Long Island & Exuma Sound
08 May 2009
0600: After two days on Long Island, we raised anchor this morning at 0600 and began to sail north along Long Island, towards Exuma Sound, where we will cross towards the Exuma Cays & Little Farmers Cay. The anchorage at Simms is pretty sketchy at best. It took quite a few tried to get our anchor to hook-up ... and even then, I would certainly not have had any faith in it holding in any more than a faint breath of a breeze.
The first day here, we rented a van and drove with Lori, south from Salt Pond to Gordons (the farthest settlement at the south end of Long Island). Along the way, we were able to snorkel at Dean's Blue Hole. Dean's is the deepest Blue Hole in the world, at 669 feet deep. At the bottom, it opens into a 4000 foot cavern. This blue hole is in a little cove, around the corner from the open ocean and surrounded on three sides by limestone cliffs. I must admit, it's a little freaky, snorkeling out over what is an underwater precipice and out over a blue/black abyss. Yep, freaky indeed.
The culture on Long Island seems different than many other Bahamian islands. A really friendly atmosphere here.
We found a very old catholic church in Clarence Town that we were able to climb the inside stairwells to the top of one of two turrets to a tiny look-out. It is VERY high. The view of the turquoise/blue waters and green island and spectacular.
To Jacquie's delight, we bumped over miles of gravel road to Little Harbour and a beach with lots and lots of rock in the surf. For some reason, this beach collects tons of garbage from the sea. Not sure where all the garbage comes from, but one of the pieces we found was a sign in French ... hmmm. The other thing we found was an inordinate number of shoes that has washed up on the shores. Now, before it sounds too weird, that Jacquie was excited about finding garbage, I'll explain. It seems that among the garbage, were glass bottles. The bottles are smashed on the rocks by the waves and the pieces ground into the sand by the constant waves, smoothing their sides and edges into beautiful pieces of 'sea-glass', prized by many for jewelery. We were able to pick up quite a quantity of sea glass on this beach; Jacquie didn't want to leave.
I don't remember all else we did, but we did drive to the beach near Gordon's; intending to walk to the southern tip of the island to see if the flamingos were there. Apparently flamingos tend to congregate there in huge numbers some times of the year; though this seems somewhat unpredictable. Sue and Lori were too sore to walk that far (no roads go that far south), so we settled for a swim in the fabulously clear, waist-deep water, over white sand. Not so bad to have to settle for. It was fun throwing hands full of goopy sand at each other.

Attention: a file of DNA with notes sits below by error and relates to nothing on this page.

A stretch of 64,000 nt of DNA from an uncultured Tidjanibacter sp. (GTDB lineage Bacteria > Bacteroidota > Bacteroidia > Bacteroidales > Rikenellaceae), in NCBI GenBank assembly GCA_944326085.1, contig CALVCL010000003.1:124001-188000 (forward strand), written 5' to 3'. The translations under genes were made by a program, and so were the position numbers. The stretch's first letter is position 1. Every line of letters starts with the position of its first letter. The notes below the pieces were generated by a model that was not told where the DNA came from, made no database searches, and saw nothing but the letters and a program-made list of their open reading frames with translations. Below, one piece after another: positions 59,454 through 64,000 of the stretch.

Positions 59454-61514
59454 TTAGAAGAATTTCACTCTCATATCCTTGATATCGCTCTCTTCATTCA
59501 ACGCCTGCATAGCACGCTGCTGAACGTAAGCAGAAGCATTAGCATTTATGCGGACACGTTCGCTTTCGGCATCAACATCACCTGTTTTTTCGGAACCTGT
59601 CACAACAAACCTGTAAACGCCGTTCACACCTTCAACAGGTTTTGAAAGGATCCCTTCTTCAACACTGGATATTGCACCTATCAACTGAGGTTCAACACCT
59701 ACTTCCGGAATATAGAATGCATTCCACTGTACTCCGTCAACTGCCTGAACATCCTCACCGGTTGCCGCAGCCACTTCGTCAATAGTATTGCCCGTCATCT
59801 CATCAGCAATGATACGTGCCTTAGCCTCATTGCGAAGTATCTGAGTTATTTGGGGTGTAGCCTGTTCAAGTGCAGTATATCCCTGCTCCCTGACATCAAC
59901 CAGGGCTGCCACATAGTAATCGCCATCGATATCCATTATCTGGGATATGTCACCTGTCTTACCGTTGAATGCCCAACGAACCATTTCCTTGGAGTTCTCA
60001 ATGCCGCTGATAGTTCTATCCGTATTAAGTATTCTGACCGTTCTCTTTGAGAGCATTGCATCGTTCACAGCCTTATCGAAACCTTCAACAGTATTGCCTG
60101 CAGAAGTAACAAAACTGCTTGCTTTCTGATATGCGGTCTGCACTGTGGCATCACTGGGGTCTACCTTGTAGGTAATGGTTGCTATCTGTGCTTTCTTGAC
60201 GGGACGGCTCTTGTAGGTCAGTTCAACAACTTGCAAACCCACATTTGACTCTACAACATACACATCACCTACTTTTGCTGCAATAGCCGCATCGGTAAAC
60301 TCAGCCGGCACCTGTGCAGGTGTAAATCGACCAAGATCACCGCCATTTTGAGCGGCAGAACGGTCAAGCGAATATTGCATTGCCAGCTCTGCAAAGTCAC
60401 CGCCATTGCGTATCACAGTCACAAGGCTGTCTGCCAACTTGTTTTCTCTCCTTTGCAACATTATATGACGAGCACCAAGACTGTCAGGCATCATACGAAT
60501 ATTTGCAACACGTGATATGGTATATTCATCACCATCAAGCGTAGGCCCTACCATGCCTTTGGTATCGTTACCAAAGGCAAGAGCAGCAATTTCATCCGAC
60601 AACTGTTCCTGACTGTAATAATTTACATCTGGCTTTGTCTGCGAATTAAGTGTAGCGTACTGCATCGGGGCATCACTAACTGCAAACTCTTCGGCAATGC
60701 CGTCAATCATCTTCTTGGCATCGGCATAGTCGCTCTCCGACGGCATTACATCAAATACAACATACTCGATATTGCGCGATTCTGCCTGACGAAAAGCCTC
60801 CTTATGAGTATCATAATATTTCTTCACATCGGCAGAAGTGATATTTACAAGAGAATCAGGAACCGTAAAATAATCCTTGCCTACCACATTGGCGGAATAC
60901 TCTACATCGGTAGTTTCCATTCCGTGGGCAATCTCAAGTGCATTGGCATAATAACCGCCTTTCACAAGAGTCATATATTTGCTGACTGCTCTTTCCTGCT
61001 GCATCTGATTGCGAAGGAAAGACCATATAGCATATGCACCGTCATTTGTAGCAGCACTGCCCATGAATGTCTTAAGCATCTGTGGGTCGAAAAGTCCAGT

On the way back north, we ate at Max's Conch Bar (wow; recommended) and took pictures if the ruins of a four-hundred year old Roman Catholic Church.
0650: Okay, so today is turning out a little difficult. We now have both heads plugged and have resorted to using a five-gallon bucket on the stern (i.e. where did you think the term 'poop deck' came from?). Can you say 'bucket and chuck-it'? The galley sinks are also plugged ... woke up to almost dead batteries and a navigation computer that wasn't 'seeing' the GPS ... all that with NO weather date for a deep-water passage (though we will get forecast from Bahamas radio at 1540AM after the 0800 newscast).
1800: Picked up mooring ball at Little Farmers Cay, belonging to Ocean's Cabin. Three men in a small boat saw us entering the harbour and met us to help get us on the mooring. Entering the cut at Farmers Cay in anything but dead slack tide, means dealing with wicked current as enormous volumes of water are either rushing onto or off of the vast shallow banks through a very few cuts.
Though long and very HOT, today was a good passage. The weather was very hot and humid, with a light breeze. As we were motor-sailing in the same direction as the breeze, it did little to cool us off.
We trolled three lines most of the day, even one with ballyhoo, but not even one bite ... bummer. Later a friend on the island told me that the Mahi Mahi were running and that we trolled through what should have been great fishing grounds ... and not one bite.
Playing with it, I found that or Raymarine autopilot and found that by adjusting the rudder gain to a level of four (down from the standard setting of 5) maintained a much straighter course.
Tonight, though it was wet and messy, I was able to unclog the galley sinks. I had much less progress with the aft head though. I am planning to disassemble the vanity to access the tank connections in the morning.